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    • UnderDawg

      A Few Simple Rules   05/22/2017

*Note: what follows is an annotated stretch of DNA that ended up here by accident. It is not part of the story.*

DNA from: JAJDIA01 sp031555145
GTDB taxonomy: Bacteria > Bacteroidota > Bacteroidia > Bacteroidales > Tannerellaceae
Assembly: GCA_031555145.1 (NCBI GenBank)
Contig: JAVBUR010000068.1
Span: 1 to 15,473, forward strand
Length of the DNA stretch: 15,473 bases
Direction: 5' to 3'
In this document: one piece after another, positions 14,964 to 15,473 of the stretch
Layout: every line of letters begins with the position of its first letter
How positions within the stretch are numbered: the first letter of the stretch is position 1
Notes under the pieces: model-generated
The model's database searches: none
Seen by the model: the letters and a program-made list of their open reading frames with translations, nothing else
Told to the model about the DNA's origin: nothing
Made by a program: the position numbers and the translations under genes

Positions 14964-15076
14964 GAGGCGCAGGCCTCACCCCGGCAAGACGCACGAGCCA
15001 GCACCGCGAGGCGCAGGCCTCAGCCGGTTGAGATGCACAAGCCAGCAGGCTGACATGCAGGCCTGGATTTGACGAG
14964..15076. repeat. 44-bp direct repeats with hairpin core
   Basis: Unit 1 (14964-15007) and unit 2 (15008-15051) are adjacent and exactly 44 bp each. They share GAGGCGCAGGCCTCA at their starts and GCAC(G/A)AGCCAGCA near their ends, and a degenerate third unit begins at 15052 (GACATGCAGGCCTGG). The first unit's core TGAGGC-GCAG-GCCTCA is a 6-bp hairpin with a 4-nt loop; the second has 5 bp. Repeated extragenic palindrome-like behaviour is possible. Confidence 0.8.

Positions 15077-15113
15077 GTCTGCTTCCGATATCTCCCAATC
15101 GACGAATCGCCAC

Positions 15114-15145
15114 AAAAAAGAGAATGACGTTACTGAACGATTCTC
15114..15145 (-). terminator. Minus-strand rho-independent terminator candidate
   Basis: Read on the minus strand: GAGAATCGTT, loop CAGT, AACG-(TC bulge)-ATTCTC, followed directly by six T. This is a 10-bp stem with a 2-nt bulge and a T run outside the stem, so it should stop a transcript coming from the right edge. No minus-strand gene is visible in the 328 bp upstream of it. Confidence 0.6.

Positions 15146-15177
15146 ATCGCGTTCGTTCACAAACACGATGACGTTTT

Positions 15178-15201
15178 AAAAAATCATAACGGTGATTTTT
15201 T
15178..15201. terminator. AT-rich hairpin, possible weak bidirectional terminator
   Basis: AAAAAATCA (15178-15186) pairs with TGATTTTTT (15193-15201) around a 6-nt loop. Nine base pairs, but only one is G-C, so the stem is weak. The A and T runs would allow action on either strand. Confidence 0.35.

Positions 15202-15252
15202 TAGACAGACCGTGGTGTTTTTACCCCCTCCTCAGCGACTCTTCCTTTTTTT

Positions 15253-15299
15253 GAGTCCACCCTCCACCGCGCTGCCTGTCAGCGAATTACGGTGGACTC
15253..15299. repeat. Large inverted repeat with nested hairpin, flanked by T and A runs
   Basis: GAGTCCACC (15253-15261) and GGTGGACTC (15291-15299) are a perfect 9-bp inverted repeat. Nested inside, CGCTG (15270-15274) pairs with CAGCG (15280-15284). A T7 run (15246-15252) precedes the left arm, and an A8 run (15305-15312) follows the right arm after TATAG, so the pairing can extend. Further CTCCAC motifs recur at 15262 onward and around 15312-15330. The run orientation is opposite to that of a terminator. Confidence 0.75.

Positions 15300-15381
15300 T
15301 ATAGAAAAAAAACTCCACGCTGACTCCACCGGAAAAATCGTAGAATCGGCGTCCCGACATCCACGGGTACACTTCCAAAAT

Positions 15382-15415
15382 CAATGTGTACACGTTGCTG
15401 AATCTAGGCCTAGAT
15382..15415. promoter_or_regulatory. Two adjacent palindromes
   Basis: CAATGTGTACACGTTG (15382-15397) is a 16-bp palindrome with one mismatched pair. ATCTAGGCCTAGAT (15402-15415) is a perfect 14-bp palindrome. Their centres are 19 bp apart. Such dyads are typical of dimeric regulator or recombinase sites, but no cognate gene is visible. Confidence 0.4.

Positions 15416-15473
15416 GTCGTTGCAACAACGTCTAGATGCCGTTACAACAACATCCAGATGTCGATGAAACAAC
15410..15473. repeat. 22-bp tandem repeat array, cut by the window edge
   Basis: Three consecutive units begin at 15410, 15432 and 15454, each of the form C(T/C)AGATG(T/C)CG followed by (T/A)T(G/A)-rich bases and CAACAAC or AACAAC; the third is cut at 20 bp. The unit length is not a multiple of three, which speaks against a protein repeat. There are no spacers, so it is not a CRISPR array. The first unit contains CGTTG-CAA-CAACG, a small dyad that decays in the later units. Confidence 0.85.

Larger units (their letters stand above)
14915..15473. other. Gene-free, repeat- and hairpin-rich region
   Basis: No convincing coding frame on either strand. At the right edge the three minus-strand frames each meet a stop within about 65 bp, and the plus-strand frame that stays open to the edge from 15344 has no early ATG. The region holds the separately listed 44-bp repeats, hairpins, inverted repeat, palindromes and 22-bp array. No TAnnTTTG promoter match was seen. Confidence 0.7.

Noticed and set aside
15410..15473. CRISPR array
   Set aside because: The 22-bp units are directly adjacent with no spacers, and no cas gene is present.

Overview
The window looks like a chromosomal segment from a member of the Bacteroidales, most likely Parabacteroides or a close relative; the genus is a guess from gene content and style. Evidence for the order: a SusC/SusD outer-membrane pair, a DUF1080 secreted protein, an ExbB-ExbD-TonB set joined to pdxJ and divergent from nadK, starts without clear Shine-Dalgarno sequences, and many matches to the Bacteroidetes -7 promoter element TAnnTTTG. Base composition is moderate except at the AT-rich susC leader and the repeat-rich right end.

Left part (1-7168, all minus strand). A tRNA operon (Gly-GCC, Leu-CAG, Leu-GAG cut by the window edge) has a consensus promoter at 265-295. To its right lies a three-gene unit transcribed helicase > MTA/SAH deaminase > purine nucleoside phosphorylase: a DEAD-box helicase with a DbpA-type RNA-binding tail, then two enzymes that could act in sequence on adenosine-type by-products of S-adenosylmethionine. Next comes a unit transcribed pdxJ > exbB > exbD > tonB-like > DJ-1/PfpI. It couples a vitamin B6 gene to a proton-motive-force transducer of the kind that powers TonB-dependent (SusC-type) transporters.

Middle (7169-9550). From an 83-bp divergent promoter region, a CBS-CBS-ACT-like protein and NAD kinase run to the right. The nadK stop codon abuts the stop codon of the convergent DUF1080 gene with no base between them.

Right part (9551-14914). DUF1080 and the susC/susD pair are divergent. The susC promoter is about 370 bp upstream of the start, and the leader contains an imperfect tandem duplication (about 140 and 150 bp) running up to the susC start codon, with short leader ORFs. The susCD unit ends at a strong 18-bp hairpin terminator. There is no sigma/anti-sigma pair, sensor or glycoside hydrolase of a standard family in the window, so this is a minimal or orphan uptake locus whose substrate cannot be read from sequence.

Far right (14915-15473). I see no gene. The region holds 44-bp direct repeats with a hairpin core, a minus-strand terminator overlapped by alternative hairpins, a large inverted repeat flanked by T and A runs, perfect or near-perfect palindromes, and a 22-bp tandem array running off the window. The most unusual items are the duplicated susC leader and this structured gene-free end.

Sailing Anarchy is a very lightly moderated site. This is by design, to afford a more free atmosphere for discussion. There are plenty of sailing forums you can go to where swearing isn't allowed, confrontation is squelched and, and you can have a moderator finger-wag at you for your attitude. SA tries to avoid that and allow for more adult behavior without moderators editing your posts and whacking knuckles with rulers. We don't have a long list of published "thou shalt nots" either, and this is by design. Too many absolute rules paints us into too many corners. So check the Terms of Service - there IS language there about certain types of behavior that is not permitted. We interpret that lightly and permit a lot of latitude, but we DO reserve the right to take action when something is too extreme to tolerate (too racist, graphic, violent, misogynistic, etc.). Yes, that is subjective, but it allows us discretion. Avoiding a laundry list of rules allows for freedom; don't abuse it. However there ARE a few basic rules that will earn you a suspension, and apparently a brief refresher is in order. 1) Allegations of pedophilia - there is no tolerance for this. So if you make allegations, jokes, innuendo or suggestions about child molestation, child pornography, abuse or inappropriate behavior with minors etc. about someone on this board you will get a time out. This is pretty much automatic; this behavior can have real world effect and is not acceptable. Obviously the subject is not banned when discussion of it is apropos, e.g. talking about an item in the news for instance. But allegations or references directed at or about another poster is verboten. 2) Outing people - providing real world identifiable information about users on the forums who prefer to remain anonymous. Yes, some of us post with our real names - not a problem to use them. However many do NOT, and if you find out someone's name keep it to yourself, first or last. This also goes for other identifying information too - employer information etc. You don't need too many pieces of data to figure out who someone really is these days. Depending on severity you might get anything from a scolding to a suspension - so don't do it. I know it can be confusing sometimes for newcomers, as SA has been around almost twenty years and there are some people that throw their real names around and their current Display Name may not match the name they have out in the public. But if in doubt, you don't want to accidentally out some one so use caution, even if it's a personal friend of yours in real life. 3) Posting While Suspended - If you've earned a timeout (these are fairly rare and hard to get), please observe the suspension. If you create a new account (a "Sock Puppet") and return to the forums to post with it before your suspension is up you WILL get more time added to your original suspension and lose your Socks. This behavior may result a permanent ban, since it shows you have zero respect for the few rules we have and the moderating team that is tasked with supporting them. Check the Terms of Service you agreed to; they apply to the individual agreeing, not the account you created, so don't try to Sea Lawyer us if you get caught. Just don't do it. Those are the three that will almost certainly get you into some trouble. IF YOU SEE SOMEONE DO ONE OF THESE THINGS, please do the following: Refrain from quoting the offending text, it makes the thread cleanup a pain in the rear Press the Report button; it is by far the best way to notify Admins as we will get e-mails. Calling out for Admins in the middle of threads, sending us PM's, etc. - there is no guarantee we will get those in a timely fashion. There are multiple Moderators in multiple time zones around the world, and anyone one of us can handle the Report and all of us will be notified about it. But if you PM one Mod directly and he's off line, the problem will get dealt with much more slowly. Other behaviors that you might want to think twice before doing include: Intentionally disrupting threads and discussions repeatedly. Off topic/content free trolling in threads to disrupt dialog Stalking users around the forums with the intent to disrupt content and discussion Repeated posting of overly graphic or scatological porn content. There are plenty web sites for you to get your freak on, don't do it here. And a brief note to Newbies... No, we will not ban people or censor them for dropping F-bombs on you, using foul language, etc. so please don't report it when one of our members gives you a greeting you may find shocking. We do our best not to censor content here and playing swearword police is not in our job descriptions. Sailing Anarchy is more like a bar than a classroom, so handle it like you would meeting someone a little coarse - don't look for the teacher. Thanks.